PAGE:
And despite calling upon all parties -- including unions and workers -- to make sacrifices, he had a particular messsage to "all those men and women who work in the auto industry or live in countless communities that depend on it....[W]hat I can promise you is this: I will fight for you. You're the reason I'm here today. I got my start fighting for working families in the shadows of a shuttered steel plant. I wake up every single day asking myself what can I do to give you and working people all across this country a fair shot at the American Dream."

But as David Brooks writes in his New York Times opinion column: "The Obama administration and the Democratic Party are now completely implicated in the coming G.M. wreck. Over the next few months, the White House will be subject to a gigantic lobbying barrage. The Midwestern delegations, swing states all, will pull out all the stops to prevent plant foreclosures. Unions will be furious if the Obama-run company rips up the union contract. Is the White House ready for the headline 'Obama to Middle America: Drop Dead'? It would take a party with a political death wish to see this through."

Meanwhile, Eugene Robinson writes in his Washington Post op-ed column: "The president is telling Detroit to shape up or die while at the same time politely asking Wall Street, whose recklessness and greed caused this economic crisis, if it would be so kind as to accept another heaping helping of taxpayer funds.....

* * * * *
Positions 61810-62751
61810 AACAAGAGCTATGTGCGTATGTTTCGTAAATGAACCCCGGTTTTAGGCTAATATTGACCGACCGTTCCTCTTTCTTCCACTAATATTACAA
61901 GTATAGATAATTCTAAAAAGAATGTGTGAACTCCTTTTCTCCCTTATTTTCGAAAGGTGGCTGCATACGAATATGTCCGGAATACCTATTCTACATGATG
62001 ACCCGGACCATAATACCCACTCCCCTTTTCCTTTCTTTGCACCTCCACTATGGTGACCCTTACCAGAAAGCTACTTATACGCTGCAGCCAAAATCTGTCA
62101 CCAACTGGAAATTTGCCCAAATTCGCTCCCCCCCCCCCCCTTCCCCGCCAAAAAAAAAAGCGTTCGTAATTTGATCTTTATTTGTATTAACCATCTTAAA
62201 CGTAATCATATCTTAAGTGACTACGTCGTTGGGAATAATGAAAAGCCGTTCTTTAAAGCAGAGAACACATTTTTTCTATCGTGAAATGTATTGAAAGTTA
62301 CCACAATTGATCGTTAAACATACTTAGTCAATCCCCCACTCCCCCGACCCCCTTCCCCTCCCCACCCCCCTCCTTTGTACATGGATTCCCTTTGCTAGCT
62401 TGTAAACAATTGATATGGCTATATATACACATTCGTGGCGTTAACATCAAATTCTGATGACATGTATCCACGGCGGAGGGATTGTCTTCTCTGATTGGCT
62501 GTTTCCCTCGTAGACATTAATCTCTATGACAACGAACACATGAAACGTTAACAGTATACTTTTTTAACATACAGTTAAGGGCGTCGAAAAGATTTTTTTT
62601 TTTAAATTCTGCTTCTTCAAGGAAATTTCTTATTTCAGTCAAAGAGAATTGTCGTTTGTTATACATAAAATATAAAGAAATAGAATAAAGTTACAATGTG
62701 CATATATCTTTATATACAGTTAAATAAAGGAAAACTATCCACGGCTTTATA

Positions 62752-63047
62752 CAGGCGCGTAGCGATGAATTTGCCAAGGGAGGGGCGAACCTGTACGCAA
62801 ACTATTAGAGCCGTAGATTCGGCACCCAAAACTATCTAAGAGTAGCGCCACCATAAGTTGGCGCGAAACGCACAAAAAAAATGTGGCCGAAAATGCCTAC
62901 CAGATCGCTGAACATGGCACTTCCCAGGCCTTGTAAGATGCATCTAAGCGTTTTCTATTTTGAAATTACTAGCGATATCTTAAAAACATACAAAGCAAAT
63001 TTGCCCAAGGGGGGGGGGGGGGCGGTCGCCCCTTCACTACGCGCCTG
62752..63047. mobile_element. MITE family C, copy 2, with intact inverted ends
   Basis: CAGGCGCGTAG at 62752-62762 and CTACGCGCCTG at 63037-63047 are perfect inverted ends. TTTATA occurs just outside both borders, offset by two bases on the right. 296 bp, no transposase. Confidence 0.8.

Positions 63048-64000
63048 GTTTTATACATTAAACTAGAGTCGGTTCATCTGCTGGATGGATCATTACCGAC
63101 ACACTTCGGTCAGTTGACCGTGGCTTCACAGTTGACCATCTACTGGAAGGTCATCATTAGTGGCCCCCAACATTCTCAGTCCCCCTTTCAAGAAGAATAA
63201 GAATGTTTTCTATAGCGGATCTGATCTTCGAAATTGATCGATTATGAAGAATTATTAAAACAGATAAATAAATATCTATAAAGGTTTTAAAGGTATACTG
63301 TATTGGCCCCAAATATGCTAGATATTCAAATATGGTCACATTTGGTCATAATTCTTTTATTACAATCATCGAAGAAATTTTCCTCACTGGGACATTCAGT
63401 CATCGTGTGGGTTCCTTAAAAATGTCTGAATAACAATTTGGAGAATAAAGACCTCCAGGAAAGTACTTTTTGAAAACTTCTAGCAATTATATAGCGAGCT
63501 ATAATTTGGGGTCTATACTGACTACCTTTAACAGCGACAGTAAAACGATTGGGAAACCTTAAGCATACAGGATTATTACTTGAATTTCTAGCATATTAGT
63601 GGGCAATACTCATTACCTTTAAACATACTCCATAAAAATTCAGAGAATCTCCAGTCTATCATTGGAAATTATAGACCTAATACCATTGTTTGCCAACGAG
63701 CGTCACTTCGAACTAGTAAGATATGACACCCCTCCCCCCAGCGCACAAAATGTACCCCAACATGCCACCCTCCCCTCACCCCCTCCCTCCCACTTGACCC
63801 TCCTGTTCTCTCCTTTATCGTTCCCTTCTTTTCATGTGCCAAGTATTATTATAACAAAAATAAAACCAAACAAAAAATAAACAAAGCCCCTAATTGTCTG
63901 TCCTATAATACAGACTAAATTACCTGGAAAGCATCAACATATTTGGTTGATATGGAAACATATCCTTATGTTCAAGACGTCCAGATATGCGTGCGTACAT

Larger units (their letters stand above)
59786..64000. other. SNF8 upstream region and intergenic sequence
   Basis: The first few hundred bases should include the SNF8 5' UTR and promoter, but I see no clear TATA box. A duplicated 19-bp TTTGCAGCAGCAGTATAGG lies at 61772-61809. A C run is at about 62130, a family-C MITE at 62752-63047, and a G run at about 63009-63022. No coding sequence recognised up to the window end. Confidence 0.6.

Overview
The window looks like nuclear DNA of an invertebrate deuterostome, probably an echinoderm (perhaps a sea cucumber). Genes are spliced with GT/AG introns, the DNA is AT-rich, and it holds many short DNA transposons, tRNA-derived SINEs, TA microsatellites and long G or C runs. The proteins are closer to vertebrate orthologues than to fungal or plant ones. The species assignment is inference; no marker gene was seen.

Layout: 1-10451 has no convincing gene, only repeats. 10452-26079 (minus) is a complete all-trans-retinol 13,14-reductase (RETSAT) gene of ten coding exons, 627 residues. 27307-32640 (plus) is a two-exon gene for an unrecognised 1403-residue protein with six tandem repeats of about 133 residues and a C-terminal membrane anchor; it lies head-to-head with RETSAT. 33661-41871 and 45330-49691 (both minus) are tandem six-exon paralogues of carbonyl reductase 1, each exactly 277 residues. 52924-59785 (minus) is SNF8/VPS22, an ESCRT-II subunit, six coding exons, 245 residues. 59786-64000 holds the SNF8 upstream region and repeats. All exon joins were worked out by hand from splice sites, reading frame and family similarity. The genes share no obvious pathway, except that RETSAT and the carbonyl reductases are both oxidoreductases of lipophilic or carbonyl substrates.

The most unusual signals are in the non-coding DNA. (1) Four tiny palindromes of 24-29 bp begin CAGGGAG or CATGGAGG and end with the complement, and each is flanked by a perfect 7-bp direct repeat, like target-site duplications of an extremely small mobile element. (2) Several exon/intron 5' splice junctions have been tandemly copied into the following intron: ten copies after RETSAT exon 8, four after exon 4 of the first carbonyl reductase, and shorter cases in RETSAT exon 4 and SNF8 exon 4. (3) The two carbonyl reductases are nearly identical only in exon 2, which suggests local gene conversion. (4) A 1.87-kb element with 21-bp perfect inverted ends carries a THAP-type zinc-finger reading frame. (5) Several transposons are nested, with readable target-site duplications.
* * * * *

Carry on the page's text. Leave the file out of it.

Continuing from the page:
"There are reasons for structuring the bank bailout this way, and there are reasons to take a get-tough attitude with the auto companies. But the juxtaposition is galling -- and, for many autoworkers, potentially devastating."

And Dana Milbank writes in his Washington Post column that Obama's pitch for Americans to buy more cars didn't go over well with the press corps: "The president had promised car buyers everything but rich Corinthian leather seats -- and reporters leaving the Grand Foyer got in the spirit of the day. 'Zero money down!' proposed one. 'Will he throw in a few oil changes?' wondered another."

By Dan Froomkin  |  March 31, 2009; 11:50 AM ET
Categories:  Financial Crisis  
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Next: Obama Gets High Marks From Public


A pattern is beginning to emerge from the ongoing economy debacle. Overall, our way of life has become unsustainable. The original bailout last fall was an emergency stopgap measure designed to prevent a catastrophic collapse of social order. What we bought was not a preservation of the old system. Instead we were able to buy some time during which an orderly deconstruction of the banking/financial, energy, healthcare sectors (to name a few) can take place. Much will be made by the Right of the inconsistency of dumping billions of Dollars into various bailouts, only to see the underlying corporate entities fail anyway.